In 1833 an Ottawa Indian village of about 300 was located on Black Lake, now Lake Macatawa, in Ottawa County (near Holland). The village was led by Chief Waukazoo, recognized by his followers as a prophet and by local settlers as an orator. The Ottawa adopted many of the customs of their white neighbors, such as dress and the use of oxen, carts plows and axes. They built log buildings for storage, but preferred to live in their traditional wigwams. Many of these Indians were converted to Christianity. In 1839 the Protestants in the village established the “Old Wing Mission” southeast of here. The Catholics chose a site on the other side of Black Lake to build their church and consecrated a cemetery there in 1841. On June 1, 1849, the Waukazoo band moved to the Grand Traverse Bay area, founding the village of Waukazooville, which was annexed by Northport in 1852.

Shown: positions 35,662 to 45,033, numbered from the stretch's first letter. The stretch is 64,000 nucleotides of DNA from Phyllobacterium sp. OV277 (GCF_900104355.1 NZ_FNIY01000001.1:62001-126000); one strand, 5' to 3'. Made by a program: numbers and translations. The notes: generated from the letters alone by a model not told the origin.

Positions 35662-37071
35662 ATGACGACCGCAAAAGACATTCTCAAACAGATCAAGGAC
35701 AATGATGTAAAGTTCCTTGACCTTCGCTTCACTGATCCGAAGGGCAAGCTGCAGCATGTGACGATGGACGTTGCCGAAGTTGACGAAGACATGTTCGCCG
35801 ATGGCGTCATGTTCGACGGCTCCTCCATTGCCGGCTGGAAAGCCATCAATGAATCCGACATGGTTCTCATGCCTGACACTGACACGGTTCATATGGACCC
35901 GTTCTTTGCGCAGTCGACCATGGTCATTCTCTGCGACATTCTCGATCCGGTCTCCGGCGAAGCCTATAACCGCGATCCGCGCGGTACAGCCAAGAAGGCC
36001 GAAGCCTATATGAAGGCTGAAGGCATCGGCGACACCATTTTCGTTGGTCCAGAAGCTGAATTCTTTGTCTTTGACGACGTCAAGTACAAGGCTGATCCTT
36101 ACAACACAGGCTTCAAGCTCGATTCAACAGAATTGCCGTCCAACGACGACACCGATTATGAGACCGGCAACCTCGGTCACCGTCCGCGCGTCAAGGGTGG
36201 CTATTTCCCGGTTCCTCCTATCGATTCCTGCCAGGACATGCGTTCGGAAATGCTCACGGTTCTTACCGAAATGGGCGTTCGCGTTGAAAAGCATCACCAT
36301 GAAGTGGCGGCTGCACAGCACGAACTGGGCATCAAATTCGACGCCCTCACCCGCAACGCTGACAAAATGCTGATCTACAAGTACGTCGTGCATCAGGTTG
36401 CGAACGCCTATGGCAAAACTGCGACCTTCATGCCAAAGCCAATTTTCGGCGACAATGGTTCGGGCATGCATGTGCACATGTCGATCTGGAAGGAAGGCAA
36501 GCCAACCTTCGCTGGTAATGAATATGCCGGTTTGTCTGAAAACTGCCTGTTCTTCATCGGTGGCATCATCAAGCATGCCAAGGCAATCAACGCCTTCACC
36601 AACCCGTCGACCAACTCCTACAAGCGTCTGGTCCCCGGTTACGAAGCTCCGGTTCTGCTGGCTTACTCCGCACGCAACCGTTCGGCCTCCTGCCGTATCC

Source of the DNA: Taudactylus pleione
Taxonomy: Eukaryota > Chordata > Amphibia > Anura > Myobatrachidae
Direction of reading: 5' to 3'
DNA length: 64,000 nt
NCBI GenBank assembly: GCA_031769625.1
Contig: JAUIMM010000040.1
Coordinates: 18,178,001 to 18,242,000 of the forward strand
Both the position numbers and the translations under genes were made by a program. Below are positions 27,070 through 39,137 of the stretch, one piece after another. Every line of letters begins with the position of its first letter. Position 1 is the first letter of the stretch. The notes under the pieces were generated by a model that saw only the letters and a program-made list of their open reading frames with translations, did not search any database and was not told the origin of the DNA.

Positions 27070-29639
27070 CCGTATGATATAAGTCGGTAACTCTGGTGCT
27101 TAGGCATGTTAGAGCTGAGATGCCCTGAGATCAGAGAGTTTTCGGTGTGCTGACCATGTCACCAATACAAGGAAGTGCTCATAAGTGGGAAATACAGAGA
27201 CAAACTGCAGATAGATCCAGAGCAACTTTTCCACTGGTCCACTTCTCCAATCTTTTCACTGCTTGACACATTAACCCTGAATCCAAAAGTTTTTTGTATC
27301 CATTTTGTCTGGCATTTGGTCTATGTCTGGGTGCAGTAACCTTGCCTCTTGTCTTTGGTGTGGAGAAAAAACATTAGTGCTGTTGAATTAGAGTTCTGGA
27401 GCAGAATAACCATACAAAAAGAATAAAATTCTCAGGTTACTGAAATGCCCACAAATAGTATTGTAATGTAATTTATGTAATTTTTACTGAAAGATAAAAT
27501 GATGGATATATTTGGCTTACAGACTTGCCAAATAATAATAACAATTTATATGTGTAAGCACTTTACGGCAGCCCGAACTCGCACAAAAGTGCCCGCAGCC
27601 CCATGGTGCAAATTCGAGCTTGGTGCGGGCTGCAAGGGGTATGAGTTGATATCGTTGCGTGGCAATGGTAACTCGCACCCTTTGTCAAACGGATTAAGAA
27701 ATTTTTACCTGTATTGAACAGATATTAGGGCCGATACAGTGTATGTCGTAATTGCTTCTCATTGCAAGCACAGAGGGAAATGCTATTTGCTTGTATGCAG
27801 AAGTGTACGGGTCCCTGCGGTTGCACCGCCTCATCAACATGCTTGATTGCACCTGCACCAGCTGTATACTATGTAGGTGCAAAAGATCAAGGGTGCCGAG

According to another source Chief Waukazoo’s banda of Ottawa Indians was living along the Black River in southwestern Michigan in 1848 when, fearing a smallpox epidemic, they moved north. According to a Leelanau Historical Society account, they were assisted by The Reverend George Smith who operated an Ottawa mission ministering to the band. Smith and his family set sail on the schooner Merrill while Waukazoo and his band traveled in canoes to their new settlement, which they called Waukazooville. In 1854, Deacon Joseph Dame and his son, Eusebius, platted the land north of Waukazoo. When the United States recognized the GTB reservation on the Leelanau Peninsula in 1855, Northport was excluded from the reservation boundaries.
Eric Carlson, “Native Waukazoo family sets reunion : Part of downstate township’s anniversary“, Leelenau News, May 7, 2015.